His documentary double bill about two gone-but-not-forgotten San Francisco attractions, “Remembering Playland at the Beach” and “Sutro’s, the Palace at Land’s End,” have played to full houses and long lines at Santa Rosa’s Summerfield Cinemas.
That has happened not just once, but twice, earlier this year.
Both films return Sunday, March 4, to Summerfield: “Playland” at 1 p.m. and “Sutro’s” at 2:30 p.m., with a question-and-answer session with Wyrsch following both screenings.
These are the most popular two of the four films made over the past few years by Wyrsch, 60, a San Francisco native who has lived in Petaluma since he was 5 years old.
“I went to Playland as a young kid,” Wyrsch said.
The Playland amusement park at San Francisco’s Ocean Beach, where Cabrillo and Balboa streets are now, was famed for its Big Dipper roller coaster. The park was built in the late 19th century. It closed in 1972 and was torn down later that year, to make way for condominiums.
The luxurious Sutro Baths complex, near the Cliff House, also was built in the late 1900s. The building housing the baths burned down in 1966 and was abandoned. The ruins remain.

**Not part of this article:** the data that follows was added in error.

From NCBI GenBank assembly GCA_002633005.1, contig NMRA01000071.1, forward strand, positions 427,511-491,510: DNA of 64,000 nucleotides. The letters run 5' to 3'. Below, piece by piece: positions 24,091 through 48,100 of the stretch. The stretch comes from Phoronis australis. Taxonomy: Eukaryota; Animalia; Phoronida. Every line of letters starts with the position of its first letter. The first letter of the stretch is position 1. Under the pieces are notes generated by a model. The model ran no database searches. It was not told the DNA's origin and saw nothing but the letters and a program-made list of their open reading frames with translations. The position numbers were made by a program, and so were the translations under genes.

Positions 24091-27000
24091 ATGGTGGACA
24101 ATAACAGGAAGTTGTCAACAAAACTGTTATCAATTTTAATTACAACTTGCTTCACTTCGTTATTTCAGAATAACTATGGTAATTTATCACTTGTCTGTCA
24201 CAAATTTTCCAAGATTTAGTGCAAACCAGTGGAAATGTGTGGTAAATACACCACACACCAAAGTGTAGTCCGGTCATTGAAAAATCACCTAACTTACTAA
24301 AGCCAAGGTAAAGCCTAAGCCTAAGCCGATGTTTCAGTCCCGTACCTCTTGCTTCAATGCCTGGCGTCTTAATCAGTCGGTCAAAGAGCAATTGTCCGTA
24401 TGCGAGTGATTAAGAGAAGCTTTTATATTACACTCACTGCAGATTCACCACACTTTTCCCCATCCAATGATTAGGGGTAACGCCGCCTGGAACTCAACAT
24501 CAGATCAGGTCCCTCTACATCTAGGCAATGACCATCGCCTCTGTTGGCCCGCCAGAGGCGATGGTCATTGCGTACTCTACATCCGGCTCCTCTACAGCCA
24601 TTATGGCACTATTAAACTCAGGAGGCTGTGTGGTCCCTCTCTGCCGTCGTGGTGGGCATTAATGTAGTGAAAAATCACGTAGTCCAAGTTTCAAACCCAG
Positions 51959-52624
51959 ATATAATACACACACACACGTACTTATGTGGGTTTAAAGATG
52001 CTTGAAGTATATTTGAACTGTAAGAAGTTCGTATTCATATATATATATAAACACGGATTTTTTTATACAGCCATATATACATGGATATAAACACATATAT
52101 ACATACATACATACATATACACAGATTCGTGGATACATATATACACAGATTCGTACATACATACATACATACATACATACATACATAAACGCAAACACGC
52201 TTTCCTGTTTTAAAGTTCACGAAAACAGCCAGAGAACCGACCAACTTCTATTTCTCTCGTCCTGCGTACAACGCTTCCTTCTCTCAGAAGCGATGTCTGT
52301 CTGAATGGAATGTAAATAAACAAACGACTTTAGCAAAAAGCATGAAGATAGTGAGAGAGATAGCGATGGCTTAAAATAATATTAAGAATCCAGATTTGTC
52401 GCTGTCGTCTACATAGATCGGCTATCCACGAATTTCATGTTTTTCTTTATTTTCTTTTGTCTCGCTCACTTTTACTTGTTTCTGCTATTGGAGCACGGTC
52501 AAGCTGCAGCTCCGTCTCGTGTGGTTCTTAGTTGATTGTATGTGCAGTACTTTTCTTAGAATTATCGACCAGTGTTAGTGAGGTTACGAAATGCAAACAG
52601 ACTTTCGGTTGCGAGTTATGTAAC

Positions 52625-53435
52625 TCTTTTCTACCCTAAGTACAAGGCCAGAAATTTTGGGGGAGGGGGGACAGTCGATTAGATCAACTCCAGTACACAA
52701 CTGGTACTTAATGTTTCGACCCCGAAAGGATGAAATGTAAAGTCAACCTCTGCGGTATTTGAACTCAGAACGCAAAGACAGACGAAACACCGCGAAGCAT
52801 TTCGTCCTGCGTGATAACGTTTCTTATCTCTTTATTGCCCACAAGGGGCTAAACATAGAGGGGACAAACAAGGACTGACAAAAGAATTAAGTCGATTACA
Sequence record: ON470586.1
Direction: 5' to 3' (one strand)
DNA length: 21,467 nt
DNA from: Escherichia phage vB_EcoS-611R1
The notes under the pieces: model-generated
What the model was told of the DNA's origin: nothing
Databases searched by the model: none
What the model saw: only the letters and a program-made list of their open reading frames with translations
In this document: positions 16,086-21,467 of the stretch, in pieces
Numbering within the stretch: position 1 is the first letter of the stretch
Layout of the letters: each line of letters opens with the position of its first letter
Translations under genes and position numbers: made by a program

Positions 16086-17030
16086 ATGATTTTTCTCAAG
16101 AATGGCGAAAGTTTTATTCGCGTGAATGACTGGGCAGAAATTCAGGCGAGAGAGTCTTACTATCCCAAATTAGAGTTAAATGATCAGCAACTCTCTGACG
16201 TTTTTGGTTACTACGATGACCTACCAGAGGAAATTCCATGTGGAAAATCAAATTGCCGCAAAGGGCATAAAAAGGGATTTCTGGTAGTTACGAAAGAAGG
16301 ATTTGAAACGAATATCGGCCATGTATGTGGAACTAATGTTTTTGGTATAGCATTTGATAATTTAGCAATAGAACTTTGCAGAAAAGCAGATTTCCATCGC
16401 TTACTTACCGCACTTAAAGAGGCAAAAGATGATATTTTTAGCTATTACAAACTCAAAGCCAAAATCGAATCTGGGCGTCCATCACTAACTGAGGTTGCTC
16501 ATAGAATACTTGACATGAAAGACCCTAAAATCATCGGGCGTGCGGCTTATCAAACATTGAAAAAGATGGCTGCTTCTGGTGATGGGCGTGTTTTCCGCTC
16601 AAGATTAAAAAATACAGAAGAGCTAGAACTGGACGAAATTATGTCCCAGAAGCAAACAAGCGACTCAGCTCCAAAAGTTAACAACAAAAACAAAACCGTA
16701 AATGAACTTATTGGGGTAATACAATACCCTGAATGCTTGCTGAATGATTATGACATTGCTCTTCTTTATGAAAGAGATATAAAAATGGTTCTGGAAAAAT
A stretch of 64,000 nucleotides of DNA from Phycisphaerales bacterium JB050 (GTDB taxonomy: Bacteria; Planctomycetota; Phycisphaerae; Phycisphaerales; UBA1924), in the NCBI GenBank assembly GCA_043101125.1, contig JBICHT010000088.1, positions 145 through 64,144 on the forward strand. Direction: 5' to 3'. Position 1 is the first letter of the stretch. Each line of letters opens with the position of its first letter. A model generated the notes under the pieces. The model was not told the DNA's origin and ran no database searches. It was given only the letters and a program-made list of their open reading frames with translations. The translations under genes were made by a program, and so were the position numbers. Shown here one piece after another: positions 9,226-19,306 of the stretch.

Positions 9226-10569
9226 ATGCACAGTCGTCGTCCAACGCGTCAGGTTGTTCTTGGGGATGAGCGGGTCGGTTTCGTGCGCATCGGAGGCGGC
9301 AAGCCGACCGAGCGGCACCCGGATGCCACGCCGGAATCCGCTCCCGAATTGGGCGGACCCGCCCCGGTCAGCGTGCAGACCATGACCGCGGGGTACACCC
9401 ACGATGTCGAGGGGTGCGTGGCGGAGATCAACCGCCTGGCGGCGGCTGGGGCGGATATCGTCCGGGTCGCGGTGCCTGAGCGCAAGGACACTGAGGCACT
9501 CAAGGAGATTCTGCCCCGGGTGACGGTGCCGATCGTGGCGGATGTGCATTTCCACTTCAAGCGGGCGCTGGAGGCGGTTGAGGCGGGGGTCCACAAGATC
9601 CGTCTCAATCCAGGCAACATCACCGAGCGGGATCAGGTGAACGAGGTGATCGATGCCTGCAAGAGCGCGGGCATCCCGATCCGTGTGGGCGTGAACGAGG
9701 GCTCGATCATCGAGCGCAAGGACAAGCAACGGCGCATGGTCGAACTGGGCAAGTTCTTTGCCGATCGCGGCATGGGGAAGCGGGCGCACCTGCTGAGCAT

Since his films started screening around the greater Bay Area, Wyrsch has met many transplanted San Franciscans who have fond childhood memories, particularly of Playland.
“If you go back to the ‘20s through the ‘50s, people stayed in the area and engaged in things that were in the area,” Wyrsch said. “They didn’t fly down to Disneyland, which didn’t open until the ‘50s. People were thrilled to go to Playland.”
Wyrch’s other films are “Back to Space-Con, the Story of the 1970s Sci-Fi Conventions,” and “Watch Horror Films, Keep America Strong,” a tribute to the Bay Area TV show “Creature Features.”
Location: Summerfield Cinemas, 551 Summerfield Road, Santa Rosa.
Admission: $8; $7.25 for children and seniors.
Information: http://www.garfieldlaneproductions.com; http://summerfieldcinemas.com; (707) 539-6767.